Nitrogen oxides are a very reactive group of gases which are released into the atmosphere whenever fuels are burnt. This means that every time you fire up the central heating, or take the car down to the shops, you are contributing to the problem. These gases react with the particulates and other chemicals. Nitrogen oxides also cause that reddish haze that you can often see hanging in the air near the horizon on warm days.

Nitrous oxides (one type of nitrogen oxide) are responsible for many health problems.

Nitrogen dioxide is one kind of nitrogen oxide which is particularly harmful as it reacts with sunlight to create ozone.

Ozone is a useful chemical when it is in the upper atmosphere, where it helps to protect the earth (and us) from the sun's ultraviolet radiation. But at ground level, it has a bad effect upon respiration. Not enough studies have been done to be certain of its effects upon human health. It is believed to worsen the effects of pollens - and other allergens - upon peoples' respiratory systems.

Ozone concentrations tend to be worse in the afternoon and in rural and suburban areas. The chemical reactions that cause ozone creation occur in built-up areas but the effects are actually worse further afield.



What can you do to prevent air pollution?

Sculpture featuring cyclists, Bruges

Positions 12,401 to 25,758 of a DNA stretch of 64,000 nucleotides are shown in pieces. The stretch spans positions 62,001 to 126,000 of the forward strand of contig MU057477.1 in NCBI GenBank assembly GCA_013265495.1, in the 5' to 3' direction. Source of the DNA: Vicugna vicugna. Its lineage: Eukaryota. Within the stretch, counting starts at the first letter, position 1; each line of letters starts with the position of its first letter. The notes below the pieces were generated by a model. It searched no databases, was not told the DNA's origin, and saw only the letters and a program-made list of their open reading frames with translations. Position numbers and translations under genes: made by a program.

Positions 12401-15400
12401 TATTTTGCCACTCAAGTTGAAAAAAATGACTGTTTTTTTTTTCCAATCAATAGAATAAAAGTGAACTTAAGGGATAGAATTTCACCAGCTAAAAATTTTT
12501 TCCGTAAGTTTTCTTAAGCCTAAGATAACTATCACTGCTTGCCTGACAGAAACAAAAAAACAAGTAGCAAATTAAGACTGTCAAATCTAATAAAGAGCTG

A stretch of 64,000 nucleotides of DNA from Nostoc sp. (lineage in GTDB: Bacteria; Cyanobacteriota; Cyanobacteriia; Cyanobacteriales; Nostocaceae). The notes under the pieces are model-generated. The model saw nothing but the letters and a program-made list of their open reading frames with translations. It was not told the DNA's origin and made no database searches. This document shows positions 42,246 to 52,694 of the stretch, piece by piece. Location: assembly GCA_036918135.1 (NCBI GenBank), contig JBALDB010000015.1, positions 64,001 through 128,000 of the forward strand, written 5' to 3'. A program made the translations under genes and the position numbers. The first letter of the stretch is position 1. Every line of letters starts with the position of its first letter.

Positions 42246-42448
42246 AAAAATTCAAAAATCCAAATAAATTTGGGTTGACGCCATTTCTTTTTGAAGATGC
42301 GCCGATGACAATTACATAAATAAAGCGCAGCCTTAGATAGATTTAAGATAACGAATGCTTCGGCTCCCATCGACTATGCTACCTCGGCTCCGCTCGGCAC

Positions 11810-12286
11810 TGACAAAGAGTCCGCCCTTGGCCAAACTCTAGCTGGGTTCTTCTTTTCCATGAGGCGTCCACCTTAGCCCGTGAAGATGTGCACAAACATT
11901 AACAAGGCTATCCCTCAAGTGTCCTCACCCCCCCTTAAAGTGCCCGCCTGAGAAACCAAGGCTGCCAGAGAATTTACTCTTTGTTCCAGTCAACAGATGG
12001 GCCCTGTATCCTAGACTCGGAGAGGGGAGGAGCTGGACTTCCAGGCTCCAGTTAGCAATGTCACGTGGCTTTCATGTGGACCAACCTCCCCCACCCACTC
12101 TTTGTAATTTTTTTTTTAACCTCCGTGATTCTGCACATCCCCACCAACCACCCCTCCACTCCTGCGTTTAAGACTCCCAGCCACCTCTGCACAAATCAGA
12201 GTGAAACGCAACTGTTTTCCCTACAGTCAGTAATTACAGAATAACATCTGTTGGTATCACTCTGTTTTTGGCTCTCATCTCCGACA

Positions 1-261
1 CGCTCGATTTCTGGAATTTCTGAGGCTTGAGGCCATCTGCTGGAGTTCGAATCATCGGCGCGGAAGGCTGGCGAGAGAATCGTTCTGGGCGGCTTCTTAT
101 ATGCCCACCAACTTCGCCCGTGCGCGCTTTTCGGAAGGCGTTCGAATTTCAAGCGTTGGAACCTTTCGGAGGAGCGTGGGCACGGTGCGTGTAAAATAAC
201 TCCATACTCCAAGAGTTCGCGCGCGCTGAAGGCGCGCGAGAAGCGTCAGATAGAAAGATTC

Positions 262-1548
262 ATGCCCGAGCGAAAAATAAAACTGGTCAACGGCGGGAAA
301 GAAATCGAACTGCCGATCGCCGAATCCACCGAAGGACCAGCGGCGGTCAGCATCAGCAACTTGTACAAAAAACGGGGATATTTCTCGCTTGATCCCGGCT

This sculpture of cyclists is from Bruges, Belgium where cycling is a way of life.

The advice for helping cure the problem is pretty similar to that for climate change:

  • Use less fuel
  • Use fuel more efficiently
  • Support alternative fuels and technologies
  • Think carefully about your car use patterns to find more ways of lowering your fuel usage

Please see the Green Transport section for more on this. This air pollution article only has broad sweep ideas. See also below the book reviews for ways to protect yourself from air pollution.

Air pollution article:
Some helpful reading

How to Grow Fresh Air: 50 House Plants that Purify Your Home or Office Full details of how these plants work to help purify your indoor air plus cultivation and propagation tips.

My House Is Killing Me!: The Home Guide for Families with Allergies and Asthma A detailed exploration of all the common allergens, including modern chemical ones, and how to avoid them and remove them from your home environment.

Environmental Science Activities Kit: Ready-to-Use Lessons, Labs, and Worksheets for Grades 7-12 (J-B Ed: Activities) A great resource book for teaching environmental science, biology and even the sociological aspects of the environment. There are plenty of easy to use activities and discussion topics with notes.




Protect yourself!

Here are some ways you can protect yourself and your family from the worst of photo-chemical smog and pollution from traffic.


  • Pollution tends to be less bad indoors.
  • Avoid being in very polluted areas if possible and especially avoid exercising in polluted areas.
  • Listen to and watch the weather reports. They often give details of pollutant levels.
  • Avoid polluted areas particularly in the afternoon when ozone levels are highest.
  • Choose back routes down quiet streets where possible, especially if you are walking with small children. Pollution is often worst at toddler level - about two to three feet from the ground. It also declines sharply a street or two away from heavy-traffic areas.
  • Avoid driving or being in cars - pollution levels inside cars are worse than outside them, even at pavement level.

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An Air Pollution Article Copyright Greenfootsteps.com 2006